American Bar Association Supports Federal Reporters’ Shield Statute
CHICAGO, Aug. 9, 2005 – The American Bar Association House of Delegates today supported a federal reporters’ shield law to protect the public’s access to information and to promote the fair administration of justice.
“Our action today acknowledges the important role of journalists and the media in providing the public with significant information to ensure an informed democracy, and reporters’ need to be able to protect sources in order to get that information. But it also recognizes reasonable standards for compelling journalists to name sources or disclose information gleaned in gathering news,” said Michael S. Greco of Boston, who became ABA president today.
To overcome the reporters’ shield, the new association policy would require a showing that the information sought from a journalist is essential to a critical issue, that all reasonable alternative sources for the information have been exhausted, and that the need for the reporter’s information clearly outweighs the public interest in free flow of information.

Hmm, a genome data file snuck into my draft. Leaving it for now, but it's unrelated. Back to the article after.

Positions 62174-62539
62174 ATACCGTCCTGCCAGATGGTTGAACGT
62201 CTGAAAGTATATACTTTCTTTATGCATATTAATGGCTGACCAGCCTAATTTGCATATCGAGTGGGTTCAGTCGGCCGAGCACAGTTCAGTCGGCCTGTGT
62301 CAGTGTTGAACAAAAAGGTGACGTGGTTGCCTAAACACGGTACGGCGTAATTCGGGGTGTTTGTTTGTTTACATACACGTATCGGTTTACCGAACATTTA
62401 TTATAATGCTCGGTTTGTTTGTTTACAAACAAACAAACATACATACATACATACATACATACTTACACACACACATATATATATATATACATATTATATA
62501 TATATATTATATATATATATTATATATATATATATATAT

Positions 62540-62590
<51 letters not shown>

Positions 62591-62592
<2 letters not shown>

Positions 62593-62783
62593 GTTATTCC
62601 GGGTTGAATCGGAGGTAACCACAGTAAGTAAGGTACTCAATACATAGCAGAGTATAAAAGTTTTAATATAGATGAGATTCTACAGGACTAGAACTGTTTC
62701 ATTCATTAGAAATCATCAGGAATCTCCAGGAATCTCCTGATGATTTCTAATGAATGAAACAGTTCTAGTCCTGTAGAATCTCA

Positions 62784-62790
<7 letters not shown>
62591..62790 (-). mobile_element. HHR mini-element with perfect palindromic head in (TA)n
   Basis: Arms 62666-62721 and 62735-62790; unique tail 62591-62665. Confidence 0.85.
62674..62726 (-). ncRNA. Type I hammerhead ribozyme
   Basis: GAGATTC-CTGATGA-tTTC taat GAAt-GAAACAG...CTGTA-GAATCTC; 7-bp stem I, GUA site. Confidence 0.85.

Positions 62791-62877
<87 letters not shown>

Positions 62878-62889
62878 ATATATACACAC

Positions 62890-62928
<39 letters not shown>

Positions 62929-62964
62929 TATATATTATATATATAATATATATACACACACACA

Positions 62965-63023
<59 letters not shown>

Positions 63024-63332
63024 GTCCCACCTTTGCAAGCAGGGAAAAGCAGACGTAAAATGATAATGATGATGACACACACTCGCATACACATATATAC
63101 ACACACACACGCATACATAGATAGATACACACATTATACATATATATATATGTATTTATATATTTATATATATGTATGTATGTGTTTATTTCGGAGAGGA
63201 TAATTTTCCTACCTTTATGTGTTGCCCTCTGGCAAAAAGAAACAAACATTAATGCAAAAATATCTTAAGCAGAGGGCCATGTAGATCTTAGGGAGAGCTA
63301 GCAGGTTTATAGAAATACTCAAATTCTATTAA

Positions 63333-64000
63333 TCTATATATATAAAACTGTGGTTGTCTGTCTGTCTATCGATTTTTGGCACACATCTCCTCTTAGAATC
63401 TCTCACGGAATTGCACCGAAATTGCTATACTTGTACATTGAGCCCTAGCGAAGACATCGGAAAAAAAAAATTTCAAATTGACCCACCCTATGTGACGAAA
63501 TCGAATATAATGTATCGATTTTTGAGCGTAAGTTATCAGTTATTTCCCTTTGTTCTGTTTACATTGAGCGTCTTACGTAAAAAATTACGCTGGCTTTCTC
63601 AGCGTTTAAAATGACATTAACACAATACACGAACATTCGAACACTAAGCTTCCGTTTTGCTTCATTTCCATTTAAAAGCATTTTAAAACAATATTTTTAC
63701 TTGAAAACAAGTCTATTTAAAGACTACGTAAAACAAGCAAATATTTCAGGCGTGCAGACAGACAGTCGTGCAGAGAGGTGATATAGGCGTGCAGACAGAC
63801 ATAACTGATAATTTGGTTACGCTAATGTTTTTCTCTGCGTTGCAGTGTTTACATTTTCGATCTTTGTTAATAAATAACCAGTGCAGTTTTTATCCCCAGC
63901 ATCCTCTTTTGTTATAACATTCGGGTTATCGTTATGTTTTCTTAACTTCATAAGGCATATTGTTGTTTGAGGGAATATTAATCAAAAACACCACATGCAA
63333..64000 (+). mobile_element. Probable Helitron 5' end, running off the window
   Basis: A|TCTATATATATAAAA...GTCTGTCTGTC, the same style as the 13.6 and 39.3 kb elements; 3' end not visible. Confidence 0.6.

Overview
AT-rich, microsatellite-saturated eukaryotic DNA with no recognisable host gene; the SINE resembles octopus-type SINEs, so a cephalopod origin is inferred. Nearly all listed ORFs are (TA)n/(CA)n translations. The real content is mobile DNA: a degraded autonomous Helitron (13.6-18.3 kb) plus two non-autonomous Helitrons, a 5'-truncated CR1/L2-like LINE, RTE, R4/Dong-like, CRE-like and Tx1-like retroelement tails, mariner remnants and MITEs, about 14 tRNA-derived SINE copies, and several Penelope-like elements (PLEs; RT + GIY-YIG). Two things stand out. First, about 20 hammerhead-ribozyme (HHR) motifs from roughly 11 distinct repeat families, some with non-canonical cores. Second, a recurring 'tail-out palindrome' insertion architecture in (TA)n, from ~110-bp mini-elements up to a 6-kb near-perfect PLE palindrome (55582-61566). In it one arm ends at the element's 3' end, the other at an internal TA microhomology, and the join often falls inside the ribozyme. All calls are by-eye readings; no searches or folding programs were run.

The association’s House of Delegates also supported a series of policies designed to improve security for federal and state judges, both in and out of court.
The measures include urging Congress and the Department of Justice to consider whether existing federal laws are adequate to protect the safety of all persons involved in the federal judicial process, including safety considerations generated by the publication of personal information about judges and other judicial officers that has been redacted from their Federal financial disclosure forms; support for steps to improve security for state court judges; and creation of a National Clearinghouse on Federal and State Court Security.
In a separate action, the association’s policy-making body urged all Americans, including elected officials, to defend the role of the judiciary in maintaining fundamental liberties under the U.S. Constitution and deploring attacks on the judiciary that demean it as a separate and co-equal branch of government.
With more than 400,000 members, the American Bar Association is the largest voluntary professional membership organization in the world. As the national voice of the legal profession, the ABA works to improve the administration of justice, promotes programs that assist lawyers and judges in their work, accredits law schools, provides continuing legal education, and works to build public understanding around the world of the importance of the rule of law in a democratic society.